Tom Noonan, president and CEO of Austin Convention & Visitors Bureau, accepted the J.D. Power and Associates 2016 Destination Experience Satisfaction Award.

When visitors enjoy their travel experience in a particular city, they spend considerably more during their stay than the average traveler, according to the J.D. Power 2016 Destination Experience Satisfaction Study released this week.

The first-of-its-kind study measures overall satisfaction among visitors to the top 50 U.S. travel destinations for business or leisure. It assesses the customer experience based on six factors: activities, cost and fees, food and beverage, infrastructure, lodging and travel. The study is based on more than 26,000 travelers who visited a U.S. metropolitan area between December 2015 and July 2016. Participants were asked to rate their experience on a scale of one to 10.

On average, visitors spend $1,169 on a trip, or $301 per day, according to the study. Those who are especially delighted with their experience (rating their overall satisfaction a 10 out of 10) spend, on average, $1,446, or 24 percent more than average. Those who are either indifferent (6 or 7) or disappointed (5 or lower) spend nearly $250 less per trip than average—a full 37 percent difference in spending between the categories of delighted and disappointed.

“Interestingly, while visitors spend more when they have a great experience, they’re also more satisfied with the value they receive for their expenditure,” said Rick Garlick, global travel and hospitality practice lead at J.D. Power. “Especially for cities that are perhaps less thought of for tourism, the investment in creating a superb visitor experience can really pay off.”

Destination Experience Rankings

While the top-ranked cities include well-known destinations, two of the leading regional destinations are state capitals or college towns known for music and football rather than being well-known travel hubs. At the segment level, the south and southwest regions tie for the highest average score, at 802 points each on a 1,000-point scale. They are followed closely by the west region with a score of 801.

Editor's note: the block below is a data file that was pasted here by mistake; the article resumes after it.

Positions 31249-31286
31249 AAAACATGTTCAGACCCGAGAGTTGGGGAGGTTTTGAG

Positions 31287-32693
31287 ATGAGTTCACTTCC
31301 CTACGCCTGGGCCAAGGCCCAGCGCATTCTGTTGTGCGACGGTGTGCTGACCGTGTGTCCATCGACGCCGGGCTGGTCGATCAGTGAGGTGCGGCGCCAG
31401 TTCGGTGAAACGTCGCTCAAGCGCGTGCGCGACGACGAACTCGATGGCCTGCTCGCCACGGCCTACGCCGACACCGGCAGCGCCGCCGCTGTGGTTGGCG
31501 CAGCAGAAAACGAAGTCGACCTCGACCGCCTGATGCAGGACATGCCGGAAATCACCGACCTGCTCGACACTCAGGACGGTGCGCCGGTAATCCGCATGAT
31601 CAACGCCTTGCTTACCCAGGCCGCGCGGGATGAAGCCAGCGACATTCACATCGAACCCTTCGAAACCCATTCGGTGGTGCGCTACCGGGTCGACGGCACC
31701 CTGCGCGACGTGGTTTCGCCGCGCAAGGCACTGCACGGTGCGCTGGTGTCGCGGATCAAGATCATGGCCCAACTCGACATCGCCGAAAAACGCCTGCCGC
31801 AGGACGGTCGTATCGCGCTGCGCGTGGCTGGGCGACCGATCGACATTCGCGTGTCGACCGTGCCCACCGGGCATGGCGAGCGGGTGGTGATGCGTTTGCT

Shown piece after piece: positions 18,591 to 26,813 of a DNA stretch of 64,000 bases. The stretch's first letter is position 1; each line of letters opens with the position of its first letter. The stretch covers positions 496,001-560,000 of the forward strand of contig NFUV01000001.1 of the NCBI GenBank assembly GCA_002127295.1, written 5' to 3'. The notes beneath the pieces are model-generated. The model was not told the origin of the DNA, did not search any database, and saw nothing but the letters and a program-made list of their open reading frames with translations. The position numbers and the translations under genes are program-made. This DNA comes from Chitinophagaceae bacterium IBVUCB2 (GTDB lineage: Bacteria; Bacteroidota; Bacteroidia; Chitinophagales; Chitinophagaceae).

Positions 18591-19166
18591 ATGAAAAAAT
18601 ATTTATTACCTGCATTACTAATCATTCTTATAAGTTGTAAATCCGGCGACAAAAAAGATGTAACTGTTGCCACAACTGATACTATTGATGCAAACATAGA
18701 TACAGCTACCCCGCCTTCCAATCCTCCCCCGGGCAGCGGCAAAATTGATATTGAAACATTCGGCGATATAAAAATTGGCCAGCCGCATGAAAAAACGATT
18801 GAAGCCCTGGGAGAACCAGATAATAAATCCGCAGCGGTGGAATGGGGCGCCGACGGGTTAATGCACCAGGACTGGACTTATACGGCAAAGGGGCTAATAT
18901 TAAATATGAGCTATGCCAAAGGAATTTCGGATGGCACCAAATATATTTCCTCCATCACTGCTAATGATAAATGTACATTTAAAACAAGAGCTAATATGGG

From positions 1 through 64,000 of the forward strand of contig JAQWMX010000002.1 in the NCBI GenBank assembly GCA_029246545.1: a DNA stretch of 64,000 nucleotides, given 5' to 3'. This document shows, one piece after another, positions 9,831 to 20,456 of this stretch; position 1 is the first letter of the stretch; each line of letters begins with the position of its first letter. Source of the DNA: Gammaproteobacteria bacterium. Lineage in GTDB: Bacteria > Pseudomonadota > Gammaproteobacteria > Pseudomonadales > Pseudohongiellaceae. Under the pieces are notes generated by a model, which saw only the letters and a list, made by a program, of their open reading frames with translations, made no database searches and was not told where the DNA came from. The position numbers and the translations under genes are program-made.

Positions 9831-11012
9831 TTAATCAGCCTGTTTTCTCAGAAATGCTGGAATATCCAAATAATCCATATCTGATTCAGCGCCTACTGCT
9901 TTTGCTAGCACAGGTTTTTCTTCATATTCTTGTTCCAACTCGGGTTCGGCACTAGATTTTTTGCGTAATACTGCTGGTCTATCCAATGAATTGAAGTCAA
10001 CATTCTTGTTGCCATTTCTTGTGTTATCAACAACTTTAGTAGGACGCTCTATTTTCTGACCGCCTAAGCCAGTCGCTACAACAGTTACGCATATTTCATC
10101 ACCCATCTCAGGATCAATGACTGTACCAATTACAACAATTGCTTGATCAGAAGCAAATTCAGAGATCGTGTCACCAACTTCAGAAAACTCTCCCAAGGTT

-West Region: Las Vegas claims to have it all, and maybe the city is right. It ranks highest in the region and earns the study’s highest index score of 827. Las Vegas performs particularly well in four of the six factors: travel, lodging, infrastructure, and cost and fees. Las Vegas is followed in the regional rankings by Oahu Island, Hawaii, with a score of 813 and San Diego with 812.

-Southwest Region:Austin, the Texas capital and home to University of Texas and a myriad of music venues, ranks highest with a score of 818, followed by Dallas with 811 and San Antonio, Texas, with 807. Austin performs particularly well with infrastructure and activities.

-South Region: Orlando, Florida, noted for family-oriented theme parks, ranks highest in the region with a score of 815 points, followed by Miami and New Orleans in a tie at 814. Orlando performs particularly well with infrastructure and activities. The south is the most competitive in the study, with only 27 points separating the highest- and lowest-ranked destinations in the region.

-Northeast/Mid-Atlantic Region: New York, the city that never sleeps, ranks highest with a score of 805, followed by Boston with 789. New York performs particularly well in four of the six factors: travel; lodging; food and beverage; and activities.

-Midwest Region: Columbus, the state capital of Ohio and home of Ohio State University, ranks highest with a score of 799, followed by Kansas City with 791 and Indianapolis with 789. Columbus performs particularly well in the infrastructure, food and beverage, and cost and fees.

Additional Key Findings

-More than a Destination: Visitors often view cities as more than just a place to visit; they develop a strong emotional connection. Cities with a high percentage of visitors feeling a strong emotional attachment include Austin, Oahu Island, Orlando, Miami and San Diego.

-Loving the City You Visit: Despite the great weather offered in other regions, the Northeast/Mid-Atlantic region has the highest proportion of visitors who are most likely to return (73 percent) and recommend their destinations to others (65 percent). The west, however, contains cities such as Anaheim, Denver and San Diego, to which people have the fondest emotional attachment, with 39 percent admitting they would be greatly disappointed if they could not return.

-Food, Fun and Lodging: Three things travelers often consider when selecting a place to visit are things to do, food options and places to stay. The study finds Las Vegas and New Orleans are the two cities that are among the top five for all three: lodging, food and beverage and entertainment, which includes options such as shopping, nightlife, zoos, aquariums and gaming. Orlando is among the top five cities for lodging and entertainment, and Oahu Island is among the leaders for food and beverage and entertainment.

-Traditional Travel Agents Garner Better Experiences: While 28 percent of visitors used an independent travel website to book their trip, satisfaction with their destination ranked significantly higher among those who used a traditional travel agent (805 vs. 845, respectively). However, most travel continues to be booked online, with only 7 percent of visitors having used a travel agent to book their trip.

-Business Travelers More Satisfied Than Vacationers: Those who travel to a destination for business purposes enjoy their trip slightly more than those who travel for leisure (806 vs. 795, respectively). Satisfaction with cost and fees plays a role, as business travelers frequently have their trip paid for by their employer. Satisfaction in the travel factor is also higher among business travelers than among leisure travelers, perhaps because they’ve learned to adapt to the travel process much better than less experienced travelers.